Following a declaration from the World Health Organization (WHO) that the novel coronavirus has become a global emergency, the Ministry of Health in British Columbia has released an update on numbers in the province.
In an announcement made this morning from BC’s Minister of Health, Adrian Dix, he said that BC still remains to have only one confirmed case of the deadly virus. On top of the one confirmed case, however, the Province said that they have tested 114 samples for the disease.
The Ministry has committed to providing updates on the number of confirmed cases and tested samples each Friday moving forward. Updates are available on the BC Centre for Disease Control’s website.
“We want to reassure people that the risk of this virus spreading within British Columbia remains low at this time. All necessary precautions are being taken to prevent the spread of infection. We have multiple systems in place to prepare for, detect and respond to prevent the spread of serious infectious diseases in the province,” said Dix and Dr. Bonnie Henry, British Columbia’s provincial health officer, as part of a joint statement.
The Ministry also added in their statement that the public does not need to take any special precautions, beyond the usual disease prevention measures, at this time. The joint statement reinforces standard techniques such as regular handwashing, coughing or sneezing into your elbow sleeve, disposing of tissues appropriately and avoiding contact with sick people as ways to prevent the spread of the virus.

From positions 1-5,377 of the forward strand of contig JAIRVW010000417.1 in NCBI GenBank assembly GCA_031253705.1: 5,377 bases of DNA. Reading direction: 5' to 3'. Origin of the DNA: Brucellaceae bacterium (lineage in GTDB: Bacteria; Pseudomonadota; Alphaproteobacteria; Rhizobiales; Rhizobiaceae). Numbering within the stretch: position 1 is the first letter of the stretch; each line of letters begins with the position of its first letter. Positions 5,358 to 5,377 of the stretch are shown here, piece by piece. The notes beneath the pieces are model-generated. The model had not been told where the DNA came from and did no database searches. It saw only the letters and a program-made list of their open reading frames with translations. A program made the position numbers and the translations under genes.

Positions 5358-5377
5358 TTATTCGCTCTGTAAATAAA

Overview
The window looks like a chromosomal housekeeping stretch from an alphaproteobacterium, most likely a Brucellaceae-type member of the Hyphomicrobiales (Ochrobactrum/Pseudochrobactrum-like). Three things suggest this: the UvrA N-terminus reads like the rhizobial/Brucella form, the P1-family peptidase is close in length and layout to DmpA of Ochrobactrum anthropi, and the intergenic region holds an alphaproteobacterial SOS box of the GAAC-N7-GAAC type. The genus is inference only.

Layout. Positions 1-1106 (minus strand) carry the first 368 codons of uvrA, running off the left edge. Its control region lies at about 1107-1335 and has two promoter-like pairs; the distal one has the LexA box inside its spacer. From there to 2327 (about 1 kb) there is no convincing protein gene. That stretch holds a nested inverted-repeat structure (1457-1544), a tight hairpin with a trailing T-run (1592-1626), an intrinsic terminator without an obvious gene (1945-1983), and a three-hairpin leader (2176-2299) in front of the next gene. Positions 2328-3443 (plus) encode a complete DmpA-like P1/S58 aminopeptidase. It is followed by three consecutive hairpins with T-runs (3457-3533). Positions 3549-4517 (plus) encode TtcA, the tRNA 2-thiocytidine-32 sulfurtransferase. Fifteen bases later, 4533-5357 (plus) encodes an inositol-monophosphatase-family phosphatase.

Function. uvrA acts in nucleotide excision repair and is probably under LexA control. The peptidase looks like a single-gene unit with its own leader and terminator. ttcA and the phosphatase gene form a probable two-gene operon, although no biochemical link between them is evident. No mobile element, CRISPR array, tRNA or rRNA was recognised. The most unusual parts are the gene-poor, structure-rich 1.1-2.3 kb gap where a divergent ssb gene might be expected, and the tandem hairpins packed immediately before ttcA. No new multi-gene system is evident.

“Anyone who is concerned that they may have been exposed to, or are experiencing symptoms of, the coronavirus should contact their primary care provider, local public health office, or call 811. Translation services for 811 are available in more than 130 languages,” said the Government.
Looking beyond BC, the WHO has said the coronavirus has reached at least 18 countries with China reporting more than 9,600 cases, including 213 deaths.
The UN health agency defines an international emergency as an “extraordinary event” that constitutes a risk to other countries and requires a co-ordinated response and Canada’s federal Health Minister Patty Hajdu said the global emergency status is about helping countries that don’t have health systems as strong as Canada.